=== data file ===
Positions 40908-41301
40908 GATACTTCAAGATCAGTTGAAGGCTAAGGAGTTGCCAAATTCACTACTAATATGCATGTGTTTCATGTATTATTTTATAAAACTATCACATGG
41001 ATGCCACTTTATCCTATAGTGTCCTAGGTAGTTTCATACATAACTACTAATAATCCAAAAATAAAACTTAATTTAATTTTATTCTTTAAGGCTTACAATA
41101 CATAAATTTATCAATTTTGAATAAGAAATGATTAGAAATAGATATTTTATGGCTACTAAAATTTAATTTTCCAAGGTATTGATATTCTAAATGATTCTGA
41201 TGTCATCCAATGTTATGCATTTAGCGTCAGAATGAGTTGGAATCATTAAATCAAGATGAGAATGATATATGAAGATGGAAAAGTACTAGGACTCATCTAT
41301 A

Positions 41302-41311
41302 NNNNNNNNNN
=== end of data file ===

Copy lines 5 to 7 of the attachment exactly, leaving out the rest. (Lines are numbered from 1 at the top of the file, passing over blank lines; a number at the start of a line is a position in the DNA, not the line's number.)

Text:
41201 TGTCATCCAATGTTATGCATTTAGCGTCAGAATGAGTTGGAATCATTAAATCAAGATGAGAATGATATATGAAGATGGAAAAGTACTAGGACTCATCTAT
41301 A

Positions 41302-41311